Security Roundup: The four commonly used IoT devices vulnerable to privacy theft

This week we look at Bitdefender’s IoT vulnerability discovery, why device design is important when it come to security, and more.

Today is World Backup Day. And as the independent initiative puts it: “It’s not only a day for backing up your personal data, but it’s also a day to talk about the enormous task of preserving our increasingly digital heritage and cultural works for future generations.”

So as you plan out where you’re going to store your extra copy of all your most important files, have a read of the latest security news

Four commonly used IoT devices vulnerable to privacy theft
A technical investigation by Bitdefender has discovered that four commonly used Internet of Things (IoT) consumer devices are vulnerable to cyber attack. The analysis reveals that current authentication mechanisms of many internet-connected devices can easily be bypassed to expose smart households and their inhabitants to privacy theft.

The Bitdefender Labs researchers choose devices that were both popular and affordable in order to understand the security stance of each device. The team analysed the way each device connects to the internet and to the cloud, as well as the communication between the device and its corresponding mobile application. Three of the four IoT devices in question are currently still at risk, whereas one has been partially resolved:

– LIFX Bulb: a smart LED bulb that connects to a Wi-Fi network and allows users to control house lighting via a smartphone app. An attacker is able to switch the device on and off five times to reset the device and create a new hotspot. As a result, victims will be connected to an attacker’s fake hotspot and leak the username and password of their Wi-Fi network, allowing further penetration.

– MUZO Cobblestone audio receiver: a Wi-Fi audio receiver that can be connected to home routers to allow music streaming from multiple sources. The device comes embedded with a Telnet service that allows users to access the device remotely. Bitdefender researchers attempted basic password brute-forcing and observed that the initial credentials were set to admin/admin.

– LinkHub: a smart adapter and two bulbs that allow users to remotely manage household lighting. A lack of transport encryption means data is sent in plain text, allowing attackers to obtain the username and password of a Wi-Fi network.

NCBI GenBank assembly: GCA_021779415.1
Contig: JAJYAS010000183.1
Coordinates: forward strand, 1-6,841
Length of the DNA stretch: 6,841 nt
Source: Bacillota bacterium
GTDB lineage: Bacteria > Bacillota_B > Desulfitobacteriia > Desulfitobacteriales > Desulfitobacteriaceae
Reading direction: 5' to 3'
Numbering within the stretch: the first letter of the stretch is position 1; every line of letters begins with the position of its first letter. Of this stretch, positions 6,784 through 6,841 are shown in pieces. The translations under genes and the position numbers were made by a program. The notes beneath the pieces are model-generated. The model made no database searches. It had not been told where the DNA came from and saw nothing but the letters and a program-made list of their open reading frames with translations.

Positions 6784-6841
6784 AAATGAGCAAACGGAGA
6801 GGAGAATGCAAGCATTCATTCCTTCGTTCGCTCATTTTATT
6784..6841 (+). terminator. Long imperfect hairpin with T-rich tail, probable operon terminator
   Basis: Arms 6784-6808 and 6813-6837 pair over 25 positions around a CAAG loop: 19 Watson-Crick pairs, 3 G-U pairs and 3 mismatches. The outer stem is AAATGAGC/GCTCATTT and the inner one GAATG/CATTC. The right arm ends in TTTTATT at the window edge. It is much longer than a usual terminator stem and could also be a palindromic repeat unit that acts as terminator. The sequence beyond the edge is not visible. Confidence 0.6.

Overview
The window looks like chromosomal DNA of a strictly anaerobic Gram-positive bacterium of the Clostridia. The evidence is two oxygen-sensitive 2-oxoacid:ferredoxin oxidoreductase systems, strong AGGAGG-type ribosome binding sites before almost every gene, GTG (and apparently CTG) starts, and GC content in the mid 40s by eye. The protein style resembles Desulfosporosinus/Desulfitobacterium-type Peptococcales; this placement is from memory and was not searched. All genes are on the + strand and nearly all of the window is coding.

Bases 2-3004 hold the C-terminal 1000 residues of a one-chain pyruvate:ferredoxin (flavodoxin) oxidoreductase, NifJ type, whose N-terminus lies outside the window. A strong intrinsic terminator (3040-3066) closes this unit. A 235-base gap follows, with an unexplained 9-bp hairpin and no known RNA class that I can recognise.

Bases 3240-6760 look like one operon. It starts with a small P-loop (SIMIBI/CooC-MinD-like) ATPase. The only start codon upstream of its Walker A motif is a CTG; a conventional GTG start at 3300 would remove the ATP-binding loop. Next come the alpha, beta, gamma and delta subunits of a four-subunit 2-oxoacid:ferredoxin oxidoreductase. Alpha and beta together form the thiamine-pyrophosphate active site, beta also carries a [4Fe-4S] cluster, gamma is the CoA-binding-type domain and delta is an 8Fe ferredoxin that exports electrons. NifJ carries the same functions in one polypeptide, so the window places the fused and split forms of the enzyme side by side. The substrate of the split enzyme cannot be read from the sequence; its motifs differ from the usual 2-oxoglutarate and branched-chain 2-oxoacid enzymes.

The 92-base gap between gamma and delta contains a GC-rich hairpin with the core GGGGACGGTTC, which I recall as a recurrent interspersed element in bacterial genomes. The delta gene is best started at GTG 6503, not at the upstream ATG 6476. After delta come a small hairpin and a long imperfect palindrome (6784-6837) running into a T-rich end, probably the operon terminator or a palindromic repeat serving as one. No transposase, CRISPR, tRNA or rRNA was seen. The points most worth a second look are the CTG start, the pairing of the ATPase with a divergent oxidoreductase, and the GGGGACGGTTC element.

– WeMo switch: a Wi-Fi enabled device that can turn plugged-in electronic devices on or off remotely, and includes scheduling and IFTTT (If This Then That) automation capabilities. The device is vulnerable to weak access point authentication and may leave users’ Wi-Fi credentials vulnerable.

Check out Bitdefender’s How To Hack A Connected Home infographic at the bottom of this article.

IT decision makers concerned about device security and design
New research has revealed that while a quarter of organisations across Europe claim to have suffered from a device security breach in the last 12 months, less than a third (32 per cent) are completely confident in the level of security offered by their current devices.

The HP commissioned study, conducted by Redshift Research, asked 1,016 IT decision makers across seven European countries about device use in their organisations. The results show there is widespread anxiety about their current technology, with 90 per cent of IT decision makers concerned in particular about device security.

However, while IT decision makers highlight the importance of device security, they acknowledge that design is also an important point of consideration, promoting flexible working and contributing to a sense of job satisfaction amongst employees.

In other news:
– F-Secure has announced a major new release of its flagship endpoint security solution Protection Service for Business. The release includes new web security features plus a redesigned management portal that’s much more efficient for administrators.
Photographers around Europe are losing the images they capture and other irreplaceable data because they fail to adequately back up their memory cards, computers, tablets and smartphones, according to new research by Verbatim.

Find out more about World Backup Day at

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